Business Peak District webinar series underway
Business Peak District, a free-to-join organisation representing more than 650 organisations, is supported in delivering year-round activities by the Chamber, which acts as the accountable body.
Throughout 2021, it will host the Radical Thinking to Develop a Sustainable Future for the Peak District webinar programme, featuring various speakers to bring attention to projects and opportunities that could provide economic benefits to the area.
Upcoming events include:
Alternative materials and development plans at Breedon Hope Cement Works, by works manager Ed Cavanagh: Wednesday 13 January, 5pm
Q&A with Derbyshire Dales District Council, High Peak Borough Council, Marketing Peak District and East Midlands Chamber about the latest grants available and state of play on the local and national economy: Wednesday 27 January, 5pm
Harnessing creativity and culture in economic recovery and place shaping, by Derbyshire County Council senior economic development officer Alison Foote: Wednesday 3 March, 5pm
- Sustainable transport and alternative fuels in Derbyshire and the Peak District, by Go Electric director Jim Sweeney: Wednesday 14 April, 5pm
For more information, visit www.businesspeakdistrict.com/webinar-speakers-schedule.
Q&A with Business Peak District member Pam Smart
Tell us who you are?
I’m an artist based in Buxton. Having spent a career as an art teacher, I became a full-time commercial artist in September 2019. My work includes original paintings, watercolours, prints, cards and art workshops.
How was 2020 for you?
Last year presented some real challenges – as a new business, I couldn’t apply for assistance without the required financial track record. Workshops and exhibitions were cancelled, and shows, markets and galleries were all closed.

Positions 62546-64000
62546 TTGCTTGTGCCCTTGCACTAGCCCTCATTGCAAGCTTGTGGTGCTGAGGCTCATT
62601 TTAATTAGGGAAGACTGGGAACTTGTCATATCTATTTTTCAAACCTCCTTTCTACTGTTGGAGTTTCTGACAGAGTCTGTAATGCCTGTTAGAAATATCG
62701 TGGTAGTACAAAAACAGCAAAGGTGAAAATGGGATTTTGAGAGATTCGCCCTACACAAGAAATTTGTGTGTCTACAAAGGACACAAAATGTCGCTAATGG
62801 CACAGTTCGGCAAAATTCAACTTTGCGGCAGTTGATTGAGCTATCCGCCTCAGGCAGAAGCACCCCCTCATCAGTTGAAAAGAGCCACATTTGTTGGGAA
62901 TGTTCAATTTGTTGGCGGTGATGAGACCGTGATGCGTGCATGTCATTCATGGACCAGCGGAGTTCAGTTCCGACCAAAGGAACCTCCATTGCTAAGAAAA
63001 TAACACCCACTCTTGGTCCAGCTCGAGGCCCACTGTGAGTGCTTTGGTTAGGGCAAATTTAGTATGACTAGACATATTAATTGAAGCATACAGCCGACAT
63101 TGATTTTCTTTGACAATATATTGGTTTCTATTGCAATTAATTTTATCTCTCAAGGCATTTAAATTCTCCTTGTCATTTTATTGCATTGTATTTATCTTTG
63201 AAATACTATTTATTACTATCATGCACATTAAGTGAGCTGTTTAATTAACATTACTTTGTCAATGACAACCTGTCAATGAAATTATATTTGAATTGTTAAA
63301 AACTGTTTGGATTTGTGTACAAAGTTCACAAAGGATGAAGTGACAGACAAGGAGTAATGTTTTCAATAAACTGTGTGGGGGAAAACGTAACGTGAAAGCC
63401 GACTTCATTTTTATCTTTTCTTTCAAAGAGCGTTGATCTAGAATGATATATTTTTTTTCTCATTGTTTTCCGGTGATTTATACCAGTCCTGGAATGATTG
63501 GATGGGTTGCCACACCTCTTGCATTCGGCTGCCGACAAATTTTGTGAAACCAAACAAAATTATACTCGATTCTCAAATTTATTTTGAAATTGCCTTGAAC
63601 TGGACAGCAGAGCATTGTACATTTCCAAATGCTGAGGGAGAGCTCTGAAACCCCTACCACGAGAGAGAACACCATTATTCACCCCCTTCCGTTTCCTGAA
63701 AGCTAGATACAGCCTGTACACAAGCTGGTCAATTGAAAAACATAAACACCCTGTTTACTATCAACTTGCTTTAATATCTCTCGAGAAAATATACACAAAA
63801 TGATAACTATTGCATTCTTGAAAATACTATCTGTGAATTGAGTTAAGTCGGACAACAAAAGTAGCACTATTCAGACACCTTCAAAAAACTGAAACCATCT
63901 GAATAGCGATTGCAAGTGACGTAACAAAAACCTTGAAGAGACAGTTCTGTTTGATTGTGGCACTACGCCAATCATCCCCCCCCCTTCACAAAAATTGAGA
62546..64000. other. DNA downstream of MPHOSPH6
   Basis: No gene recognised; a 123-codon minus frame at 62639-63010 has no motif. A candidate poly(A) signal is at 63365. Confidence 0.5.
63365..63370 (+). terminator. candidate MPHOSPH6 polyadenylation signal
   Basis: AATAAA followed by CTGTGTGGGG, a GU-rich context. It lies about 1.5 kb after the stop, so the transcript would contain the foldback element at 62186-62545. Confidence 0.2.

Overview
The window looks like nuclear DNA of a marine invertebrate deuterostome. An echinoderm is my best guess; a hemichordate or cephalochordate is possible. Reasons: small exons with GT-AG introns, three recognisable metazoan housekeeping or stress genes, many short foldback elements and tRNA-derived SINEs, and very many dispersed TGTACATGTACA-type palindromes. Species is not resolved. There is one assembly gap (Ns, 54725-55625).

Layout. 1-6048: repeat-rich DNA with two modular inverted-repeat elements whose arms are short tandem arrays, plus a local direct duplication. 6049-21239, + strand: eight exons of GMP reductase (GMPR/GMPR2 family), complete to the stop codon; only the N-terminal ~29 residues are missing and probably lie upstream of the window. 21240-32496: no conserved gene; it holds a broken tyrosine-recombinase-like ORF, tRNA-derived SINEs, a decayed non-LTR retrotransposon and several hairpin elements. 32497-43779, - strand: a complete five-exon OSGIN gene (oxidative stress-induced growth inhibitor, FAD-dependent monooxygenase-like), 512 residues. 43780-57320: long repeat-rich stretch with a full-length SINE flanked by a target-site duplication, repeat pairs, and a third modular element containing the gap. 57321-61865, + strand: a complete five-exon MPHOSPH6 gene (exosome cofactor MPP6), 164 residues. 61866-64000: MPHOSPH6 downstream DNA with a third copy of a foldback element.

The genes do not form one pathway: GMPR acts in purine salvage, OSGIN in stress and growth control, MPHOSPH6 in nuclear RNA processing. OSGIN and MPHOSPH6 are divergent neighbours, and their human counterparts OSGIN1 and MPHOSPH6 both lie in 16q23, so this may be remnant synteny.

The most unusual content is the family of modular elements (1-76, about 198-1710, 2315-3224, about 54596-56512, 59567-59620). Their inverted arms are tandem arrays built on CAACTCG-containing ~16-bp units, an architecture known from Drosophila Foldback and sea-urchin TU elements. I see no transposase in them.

So I set about creating my new website www.pamsmart.co.uk, growing my small but dedicated email list, taking on a 100-day Instagram and sketchbook challenge, and posting regularly about my work on both Instagram and YouTube.
Buxton is incredibly supportive of local artists and I was able to exhibit my work in a local café’s window.
In addition to my website and social media, the Buxton Fringe Festival went online and I participated in Marketing Peak District & Derbyshire’s virtual Christmas market. I also launched new products including aprons, bags, cushions and washbags.
I was the featured artist in the Cromford Art Gallery and also had a piece selected for The Sunday Times Watercolour Competition. After lockdown, I restarted my workshops.
The results of my efforts far exceeded my expectations – it was an incredibly busy summer with sales of originals, prints and merchandise far better than expected – and my profile significantly boosted.
What is the outlook for 2021?
I need to catch up! This winter, I plan to do lots of painting as I’ve got exhibitions lined up that require a lot of work. My art workshops will restart at Easter.
I have work being displayed in galleries in The Mall, in London, and Hampshire, which I’m thrilled about.
I’m continuing my online endeavours and have signed up for ShopAppy. I’ll continue to exhibit on Peak District Artisans and at its annual show.
Given the circumstances, 2020 beat my expectations by a long way. Let’s hope it continues.Back